This article explains a design of both hardware and software of IR ball sensor that my former RoboCupJunior team have been researching. Since the rules have been updated in 2017, active IR ball is only used for a RCJ lightweight league, and Open league is now using a passive ball as of 2022. If you are interested in the development of a passive ball sensor that requires more additional developments, please refer to the following article: Self-made 360°Camera for RoboCupJunior 2017.
Basic principles of detecting IR pulse ball
The waveform of the IR pulse ball is very unique, and it allows robots to detect the distance from the IR sensor by just reading a pulse width using a digital pulse input or combination of analog smoothing circuit and ADC input. As you can see in the waveform description provided from ELEKIT, the MODE-A which is now officially used for the game, has multiple amplitudes of IR emission. Since the low-amplitude IR light is not reaching a long distance, the pulse observed by the robot is getting shorter as the distance is getting far. As a result, the pulse width that the IR sensor outputs is getting shorter as the distance increases. Note that the 40kHz wave is just a carrier wave which prevents interference with environment light such as sunlight, it won't affect the sensor’s hardware and software.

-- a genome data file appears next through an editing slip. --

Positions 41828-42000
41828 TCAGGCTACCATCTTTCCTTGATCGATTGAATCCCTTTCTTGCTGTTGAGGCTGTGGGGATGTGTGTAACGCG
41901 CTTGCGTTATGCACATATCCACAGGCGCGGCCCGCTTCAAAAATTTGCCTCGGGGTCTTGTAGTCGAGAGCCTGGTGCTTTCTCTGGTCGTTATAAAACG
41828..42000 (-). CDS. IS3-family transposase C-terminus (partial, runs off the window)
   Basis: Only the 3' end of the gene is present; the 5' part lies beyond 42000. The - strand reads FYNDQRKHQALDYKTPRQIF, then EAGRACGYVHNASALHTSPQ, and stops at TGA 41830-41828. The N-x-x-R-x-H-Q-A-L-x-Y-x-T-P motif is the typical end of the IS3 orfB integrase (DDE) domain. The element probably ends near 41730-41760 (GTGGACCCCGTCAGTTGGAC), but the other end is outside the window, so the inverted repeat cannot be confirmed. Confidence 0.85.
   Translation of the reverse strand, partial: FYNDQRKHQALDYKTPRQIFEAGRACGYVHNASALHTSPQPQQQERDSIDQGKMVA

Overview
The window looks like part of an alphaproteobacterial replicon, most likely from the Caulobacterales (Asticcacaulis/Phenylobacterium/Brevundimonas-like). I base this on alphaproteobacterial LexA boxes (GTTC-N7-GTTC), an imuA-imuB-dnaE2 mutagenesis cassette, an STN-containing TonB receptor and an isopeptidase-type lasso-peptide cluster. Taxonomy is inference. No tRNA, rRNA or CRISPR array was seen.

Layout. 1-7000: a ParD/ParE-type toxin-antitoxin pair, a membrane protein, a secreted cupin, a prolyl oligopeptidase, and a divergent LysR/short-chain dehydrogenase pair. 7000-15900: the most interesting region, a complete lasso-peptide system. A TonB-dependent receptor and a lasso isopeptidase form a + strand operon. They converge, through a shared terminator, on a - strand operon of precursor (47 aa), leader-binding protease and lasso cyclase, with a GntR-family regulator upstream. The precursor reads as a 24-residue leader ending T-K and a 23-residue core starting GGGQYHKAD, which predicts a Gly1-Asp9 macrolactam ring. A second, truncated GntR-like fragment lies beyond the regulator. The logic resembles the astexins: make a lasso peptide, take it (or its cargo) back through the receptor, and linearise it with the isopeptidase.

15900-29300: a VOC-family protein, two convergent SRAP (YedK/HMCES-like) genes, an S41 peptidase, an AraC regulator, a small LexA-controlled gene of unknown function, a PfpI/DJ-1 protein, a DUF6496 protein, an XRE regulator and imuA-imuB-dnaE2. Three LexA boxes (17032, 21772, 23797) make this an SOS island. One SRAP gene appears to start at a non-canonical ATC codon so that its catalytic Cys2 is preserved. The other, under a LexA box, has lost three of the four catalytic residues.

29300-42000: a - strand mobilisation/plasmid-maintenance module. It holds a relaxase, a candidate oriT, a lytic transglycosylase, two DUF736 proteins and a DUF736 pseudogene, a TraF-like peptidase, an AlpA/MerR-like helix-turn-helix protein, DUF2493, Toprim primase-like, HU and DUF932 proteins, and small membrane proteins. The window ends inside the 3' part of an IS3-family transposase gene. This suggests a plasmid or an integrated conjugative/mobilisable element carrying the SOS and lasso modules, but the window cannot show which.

You also need to determine the angle as well as the distance. Generally, direction can be determined by using multiple sensors that have a certain directivity. For example, Figure 1 shows the IR ball sensor that was developed by the team I belonged to, and there are 12 sensors installed as well as the black-painted plastic sensor mask that makes the sensor directivity sharp.
Figure 1 Hardware for sensing test consisted of 12 TSSP58038 and atMega168P with Arduino bootloader.
Selecting IR pulse sensor for ball sensor
Firstly you need to select the good IR pulse sensor for the purpose, a ball sensor for RCJ soccer. In the past, there were actually some example IR pulse sensors in the rulebook, Soccer rules (2017) - RoboCupJunior, Appendix I: Technical Specification for pulsed Soccer Ball”, and it says;
Balls with these specifications can be detected using specific sensors from HiTechnic (IRSeeker - information on distance and angle) but also common IR remote control receivers (TSOP1140, TSOP31140, GP1UX511QS, ... - on-off detection with a possible gross indication of distance).